an inconceivable communication of the essence and substance of the
Godhead by the person of the Father unto him. And this doctrine
is true, but whether here intended or no is by some greatly ques-

Others, thei'efore, take the words to express only an occasion of
giving this name at a certain season to the Lord Christ, when he was
revealed or declared to be the Son of God. And some assign this
to the day of his incarnation, when he declared him to be his Son,
and that he should be so called, as Luke i. 35; some to the day of
his baptism, when he was again solemnly from heaven proclaimed
so to be, Matt. iii. 17; some to the day of his resurrection, when he
was declared to be the Son of God with power, Rom. i. 4, and Acts
xiii. 33 ; some to the day of his ascension, whereunto these words
are applied. And all these interpretations are consistent, and recon-
cilable witii each other, inasmuch as they are all means serving
unto the same end, that of his resurrection from the dead being the
most signal amongst them, and fixed on in particular by our apostle
in his application of this testimony unto him, Acts xiii. 33.

And in this sense alone the words have any appearance of respect
unto David, as a type of Christ, seeing he was said, as it were, to be
begotten of God when he raised him up, and established him in his


rule and kingdom. Neither, indeed, doth the apostle treat in this
place of the eternal generation of the Son, but of his exaltation and
pre-eminence above angels.

The word I3i'!], also, constantly in the Scripture denotes some sig-
nal time, one day or more. And that expression, " This day have
I begotten thee," following immediately upon that other typical one,
" I have set my king upon my holy hill of Zion/' seems to be of the
same importance, and in like manner to be interpreted. Thus far,
then, I choose to embrace the latter interpretation of the word:^, —
namely, that the eternal generation of Christ, on which his filiaticm
or sonship, both name and thing, doth depend, is to be taken only
declaratively; and that declaration to be made in his resurrection,
and exaltation over all that ensued thereon. But every one is left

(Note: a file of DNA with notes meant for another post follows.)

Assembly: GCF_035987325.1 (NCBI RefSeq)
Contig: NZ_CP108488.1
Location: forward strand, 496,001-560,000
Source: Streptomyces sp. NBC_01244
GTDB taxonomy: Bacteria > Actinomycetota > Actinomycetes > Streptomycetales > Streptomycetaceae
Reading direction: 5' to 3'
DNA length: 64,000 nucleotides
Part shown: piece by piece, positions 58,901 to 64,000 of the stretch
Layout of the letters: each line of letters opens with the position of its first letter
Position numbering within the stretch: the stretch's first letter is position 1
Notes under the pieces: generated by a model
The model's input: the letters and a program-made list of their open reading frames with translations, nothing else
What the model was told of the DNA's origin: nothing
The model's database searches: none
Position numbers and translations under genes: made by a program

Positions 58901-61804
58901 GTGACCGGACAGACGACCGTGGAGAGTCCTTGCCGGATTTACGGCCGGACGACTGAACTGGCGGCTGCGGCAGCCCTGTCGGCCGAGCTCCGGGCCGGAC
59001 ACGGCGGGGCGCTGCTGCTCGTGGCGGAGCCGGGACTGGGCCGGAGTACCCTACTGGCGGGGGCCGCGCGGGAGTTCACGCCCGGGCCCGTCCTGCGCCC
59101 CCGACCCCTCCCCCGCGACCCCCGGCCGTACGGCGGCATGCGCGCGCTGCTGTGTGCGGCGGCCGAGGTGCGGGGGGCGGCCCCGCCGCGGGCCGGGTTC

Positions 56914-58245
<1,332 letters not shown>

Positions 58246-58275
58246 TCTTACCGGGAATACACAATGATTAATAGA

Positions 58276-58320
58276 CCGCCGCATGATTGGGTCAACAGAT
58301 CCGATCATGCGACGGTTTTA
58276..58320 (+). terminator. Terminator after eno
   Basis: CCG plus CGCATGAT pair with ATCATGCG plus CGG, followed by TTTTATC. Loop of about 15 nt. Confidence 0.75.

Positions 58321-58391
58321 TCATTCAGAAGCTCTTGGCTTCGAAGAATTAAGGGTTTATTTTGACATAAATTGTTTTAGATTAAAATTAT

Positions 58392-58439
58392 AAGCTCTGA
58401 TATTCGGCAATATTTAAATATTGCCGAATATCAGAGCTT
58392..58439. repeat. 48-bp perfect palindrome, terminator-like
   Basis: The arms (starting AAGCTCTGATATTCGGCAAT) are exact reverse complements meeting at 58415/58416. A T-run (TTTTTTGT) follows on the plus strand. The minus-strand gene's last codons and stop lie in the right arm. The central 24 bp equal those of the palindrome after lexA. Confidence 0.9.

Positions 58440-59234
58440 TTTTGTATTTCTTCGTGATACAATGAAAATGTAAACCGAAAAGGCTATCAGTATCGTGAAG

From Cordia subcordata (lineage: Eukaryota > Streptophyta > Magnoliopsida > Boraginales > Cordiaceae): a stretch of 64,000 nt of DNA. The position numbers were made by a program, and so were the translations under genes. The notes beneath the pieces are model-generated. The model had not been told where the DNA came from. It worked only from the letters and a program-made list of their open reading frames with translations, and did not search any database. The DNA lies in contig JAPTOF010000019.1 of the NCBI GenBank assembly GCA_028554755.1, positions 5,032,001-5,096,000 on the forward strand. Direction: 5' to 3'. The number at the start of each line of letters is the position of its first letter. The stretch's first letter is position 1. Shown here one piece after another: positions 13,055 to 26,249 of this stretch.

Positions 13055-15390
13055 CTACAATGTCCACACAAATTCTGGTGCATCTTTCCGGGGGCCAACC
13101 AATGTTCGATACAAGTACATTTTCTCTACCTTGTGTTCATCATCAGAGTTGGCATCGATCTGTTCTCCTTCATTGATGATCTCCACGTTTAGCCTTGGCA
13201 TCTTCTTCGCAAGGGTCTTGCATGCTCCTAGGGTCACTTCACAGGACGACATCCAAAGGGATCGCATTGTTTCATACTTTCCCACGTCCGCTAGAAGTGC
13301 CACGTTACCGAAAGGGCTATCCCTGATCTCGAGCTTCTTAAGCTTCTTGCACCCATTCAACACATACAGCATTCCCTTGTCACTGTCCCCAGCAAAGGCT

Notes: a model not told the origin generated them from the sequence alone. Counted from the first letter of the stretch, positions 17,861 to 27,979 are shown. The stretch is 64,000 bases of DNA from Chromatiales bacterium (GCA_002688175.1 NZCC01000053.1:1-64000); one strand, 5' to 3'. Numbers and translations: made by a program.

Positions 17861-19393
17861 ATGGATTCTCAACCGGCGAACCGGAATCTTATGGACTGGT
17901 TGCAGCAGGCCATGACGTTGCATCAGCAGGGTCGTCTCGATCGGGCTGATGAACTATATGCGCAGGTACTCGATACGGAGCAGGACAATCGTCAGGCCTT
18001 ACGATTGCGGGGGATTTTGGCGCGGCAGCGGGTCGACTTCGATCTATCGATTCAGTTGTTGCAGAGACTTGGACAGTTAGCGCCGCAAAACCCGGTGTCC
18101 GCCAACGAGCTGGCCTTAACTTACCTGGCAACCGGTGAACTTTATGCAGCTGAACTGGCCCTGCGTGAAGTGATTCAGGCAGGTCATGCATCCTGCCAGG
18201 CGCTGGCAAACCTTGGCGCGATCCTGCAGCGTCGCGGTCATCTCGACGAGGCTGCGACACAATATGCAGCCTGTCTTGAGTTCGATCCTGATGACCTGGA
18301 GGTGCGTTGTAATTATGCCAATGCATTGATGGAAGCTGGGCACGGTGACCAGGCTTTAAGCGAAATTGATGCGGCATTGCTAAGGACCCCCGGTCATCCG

unto the liberty of his own judgment herein.

And this is the first testimony whereby the apostle confirms his
assertion of the pre-eminence of the Lord Christ above the angels,
from the name that he inherits as his peculiar right and possession.

For the further confirmation of the same truth, he adds another
testimony of the same importance, in the words ensuing: —

7"e7'. 5. — Ka/ vdXiv 'Eyuj iGo/xai ahriZ ug Tarspa, zai avrog iGrai fioi
£/g v'lov ;

Vulg.: "Et rursum.ego ero illi in patrem, ct ipse erit mihi in filium;" — " I will he
to him lor a father, and he shall he to ine for a son." So also the Syriac, ''7*»?
anil '*"-^', " in pati'cm," and " in filium;" not "pro patre," and " profiHo," as some
render the words. Erasmus worse than they: "Eg-o ero ei loco patris, et ille
erit mihi loco filii;" — "Instead of a father," and "instead of a son," or, "in
the place;" which agrees not with the letter, and corrupts the sense. Beza:
" Ego ero ei pater, et ipse erit mihi filius ;" who is followed by ours, " And agam,
I will be to him a father, and he shall be to me a son."

Kocl Troi'hiv, " and again." That is, in another place, or " again,"^ it is said
to the Son what is nowhere spoken unto the angels. ''Ey^j 'hoficci, — ""~~1|.~^ "'??^
■|3-5 ^~~~^~^^ sl-'i 3S5^ The prefi.Ked 'j doth not denote a suh-tituiion or (onipari-
son, but the truth of the thing itself. So it is said of Rebekah, ""f*?? "''"^"'i'],
" she was unto him," not " for," or " instead of," or " in the place of," but " his
wife," Gen. xxiv. 67. And in the words of the covenant, Jer. x.\xi. 33, "I will
be to them ^^'^''*?, and they sliall be to me ^j'?: not, " I will be unto them instead
of God, and they shall be unto me instead of a people;" but, " I will be their
Gi)d, and they shall be my people." And the same is the signification of thesa
words, " I will be his father, and he shall be my son."'

• The quotation is from 2 Sam. vii. 14. The etc is Hebraistic, equivalent to h.
Efforts have been made to explain this ])assage exclusively either of Sol. mon or of
Christ; but in vain. The conuxt will not alloA such a limiiation. The "seed"
predicted is a royal progeny, — not merely an individual son, but a succ< ssion of
kings; and as the Me.-siah is the most "distinguished and gloi-ious, whatever ot
dignity and of honour is asserted or implied in the context is properly attributable
to him, — 'Turner. — Ed.


Yer. 5. — And again, I will be to him a father, and he
shall be to me a son ?

This is the second testimony produced by the apostle to prove the
pre-eminence of the Lord Christ above the angels, from the excel-
lency of the name given unto him. One word, one witness, the